His voice is rusty. Hands strong and old. Takahashi Tsunebei is a craftsman. A printer. He prints rolls of cotton and silk, using the Some-Komon technique. A technique passed down through the generations, now reaching a dead end.
10 meter long lines of textil is hanging from the ceiling in neat curves. Aluminium containers with liquid are arranged in lanes. “Do come in” a voice says. “Welcome, welcome!”. 88 and full of energy. Soon, we’re inside and the city pulse fades quickly. We’re in a different world, in company with what turns out not just to be a collection of rare craftsmanship but nothing less than a National treasure.
Tsunebei explais: “Japanese craftsmanship is not as well preserved as it could be. Many specialists of all kinds are passing away these decades and they take they skills with them. Nobody can afford to learn and the government can’t be bothered”.
Tsunebei-san might be near 90, but he is absolutely alive. Never have I experienced a more passionate artist. Which says quite a lot. We’re in Japan. You might be passionate, but you rarely express it. And certainly not in Tokyo. “After the war, a lot of original stencils were trashed. It was in the air: Out with the old, in with the new! … Many great pieces were lost those years”. He has been collecting Katagami since he was 18. “I lost most of my collection when Tokyo burned at the end of the war”. When he returned home from China, he started over. Today he has more than 30.000 original stencils.
He shows me some of his Antique cuts from the Edo-period. Approximately 50x30cm. Brownish red paper, patinated but intact. “Ready to print” he says with a grin. ”200 years old and ready to print”. He brings a magnifying glass. The details are astounding. Single silk threads keeps the details in place. The patterns looks advanced. Difficult to cut without specialist tools, he explains. “The last expert who knew how, died a few years ago”.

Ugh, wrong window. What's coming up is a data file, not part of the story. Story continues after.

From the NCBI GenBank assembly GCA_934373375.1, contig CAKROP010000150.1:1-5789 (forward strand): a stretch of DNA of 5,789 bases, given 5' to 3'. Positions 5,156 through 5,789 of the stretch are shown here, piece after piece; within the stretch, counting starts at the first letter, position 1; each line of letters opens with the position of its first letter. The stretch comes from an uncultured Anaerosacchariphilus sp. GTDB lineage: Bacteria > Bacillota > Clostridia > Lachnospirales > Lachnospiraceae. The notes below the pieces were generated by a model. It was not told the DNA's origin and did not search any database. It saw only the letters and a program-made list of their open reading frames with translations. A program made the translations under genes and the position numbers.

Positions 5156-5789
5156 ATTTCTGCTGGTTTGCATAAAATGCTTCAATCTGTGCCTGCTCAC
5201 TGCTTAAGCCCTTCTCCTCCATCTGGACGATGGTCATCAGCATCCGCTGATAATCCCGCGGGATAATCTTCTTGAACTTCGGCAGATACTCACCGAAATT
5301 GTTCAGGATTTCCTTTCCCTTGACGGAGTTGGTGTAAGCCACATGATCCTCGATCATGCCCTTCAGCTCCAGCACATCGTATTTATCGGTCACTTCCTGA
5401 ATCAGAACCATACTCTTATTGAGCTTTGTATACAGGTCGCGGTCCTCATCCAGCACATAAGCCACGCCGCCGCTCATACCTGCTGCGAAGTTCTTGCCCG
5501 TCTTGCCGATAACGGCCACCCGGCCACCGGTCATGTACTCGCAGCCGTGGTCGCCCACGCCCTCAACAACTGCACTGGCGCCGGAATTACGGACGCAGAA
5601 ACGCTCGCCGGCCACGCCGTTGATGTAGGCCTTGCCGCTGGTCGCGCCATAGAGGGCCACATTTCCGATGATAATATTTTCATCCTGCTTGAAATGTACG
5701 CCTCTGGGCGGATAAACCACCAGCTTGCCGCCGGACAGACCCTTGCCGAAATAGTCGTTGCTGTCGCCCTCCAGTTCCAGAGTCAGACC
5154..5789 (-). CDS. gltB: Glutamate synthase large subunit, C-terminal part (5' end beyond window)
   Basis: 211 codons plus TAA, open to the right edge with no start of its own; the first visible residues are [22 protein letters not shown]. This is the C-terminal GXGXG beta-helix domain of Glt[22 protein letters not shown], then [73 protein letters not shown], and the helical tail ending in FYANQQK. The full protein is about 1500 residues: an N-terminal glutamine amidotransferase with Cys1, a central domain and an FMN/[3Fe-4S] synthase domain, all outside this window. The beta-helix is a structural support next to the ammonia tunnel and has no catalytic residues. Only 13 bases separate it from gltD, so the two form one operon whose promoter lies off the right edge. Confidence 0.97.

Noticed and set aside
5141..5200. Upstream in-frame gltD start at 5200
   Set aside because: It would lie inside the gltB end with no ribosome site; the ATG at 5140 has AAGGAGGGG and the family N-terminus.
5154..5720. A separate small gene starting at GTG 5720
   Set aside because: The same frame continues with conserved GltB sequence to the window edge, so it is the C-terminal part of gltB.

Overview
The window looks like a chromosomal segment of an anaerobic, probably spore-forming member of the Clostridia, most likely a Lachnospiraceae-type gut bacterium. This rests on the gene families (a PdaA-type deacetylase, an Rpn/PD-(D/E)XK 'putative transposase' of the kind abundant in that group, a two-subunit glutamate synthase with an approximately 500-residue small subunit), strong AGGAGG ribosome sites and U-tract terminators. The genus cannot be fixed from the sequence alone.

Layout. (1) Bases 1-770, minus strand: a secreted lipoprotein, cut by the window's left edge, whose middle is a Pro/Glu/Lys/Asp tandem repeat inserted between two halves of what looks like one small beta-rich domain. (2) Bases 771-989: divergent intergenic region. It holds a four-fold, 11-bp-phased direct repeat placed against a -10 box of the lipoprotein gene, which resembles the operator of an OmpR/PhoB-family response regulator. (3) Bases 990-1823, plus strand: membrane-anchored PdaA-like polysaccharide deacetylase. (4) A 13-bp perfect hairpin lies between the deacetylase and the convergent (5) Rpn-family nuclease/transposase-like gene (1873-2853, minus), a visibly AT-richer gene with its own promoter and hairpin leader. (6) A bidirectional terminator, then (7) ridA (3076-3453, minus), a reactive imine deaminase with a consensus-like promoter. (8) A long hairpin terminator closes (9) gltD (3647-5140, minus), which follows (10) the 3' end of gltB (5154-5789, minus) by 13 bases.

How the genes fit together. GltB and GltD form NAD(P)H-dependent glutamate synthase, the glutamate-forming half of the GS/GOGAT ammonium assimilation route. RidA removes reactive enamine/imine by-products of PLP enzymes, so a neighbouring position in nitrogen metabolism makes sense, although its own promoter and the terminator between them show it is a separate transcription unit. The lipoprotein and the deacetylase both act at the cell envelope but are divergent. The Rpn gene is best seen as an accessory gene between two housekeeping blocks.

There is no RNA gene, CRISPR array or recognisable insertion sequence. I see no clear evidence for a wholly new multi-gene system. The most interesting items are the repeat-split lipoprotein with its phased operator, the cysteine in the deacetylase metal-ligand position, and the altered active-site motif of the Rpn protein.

The motives are varied. Carps playing in a rushing stream. Fabulous artwork. Advanced perspective. I gawk at the raster-effects. Dots and cross-hatch for shading. Butterflies dancing with falling cherry blossom petals in optical tricks between for- and background. Abstract backgrounds. Provocative cropping of motifs and sophisticated mirrored expressions. All executed with Japanese sense for perfection.
“My shoulder hurts” Last week, Takahashi cut 400 delicate pieces to fit into the preservation-boxes. ”I can wield the cutter anymore without pain. I’m getting old”.
Behind glass doors In an old cupboard awards and personal treasures are on display. I ask him about the medals. Six of them. “They are from WWII, young man”. Takahashi was in the infantry in the greater Asian war, stationed in Manchuria. “Look at this wristwatch. The Prime minister handed it to me on my return”. He drifts away for a few seconds, then returns to the present. “The contemporary plastic stencils are … not that good”. He pauses again. “How can you develop craftsmanship disconnected from the source? … Impossible!”
The rare pieces of Katagami in Takahashi’s collection is in good hands. But on the right hands? This is more than a collection. It’s a National, perhaps International treasure. When I ask him why they’re are not in a museum, he replies: “The attention of the official sources is hard to get. I lack funding the oil that machine, if you understand”. A close friend of him with extensive public network warned him directly: “Don’t do it, he said … They will end up in a drawer somewhere and be forgotten”. His hands fiddles with a corner of a piece of cotton. “I tried anyway … But they don’t really understand”. He pauses. And laughs: “That leaves me to do the hard work!”. He chuckles and clears his throat: “I have a great responsibility”.
An apartment next door holds a little private museum. One masterpiece after the next decorates the wall under dimmed light. His walk is uneven. He disappears into a lost age as he describes his favorite piece. He coughs a bit. And giggles. It’s doubtful, that the templates will last another 100 years.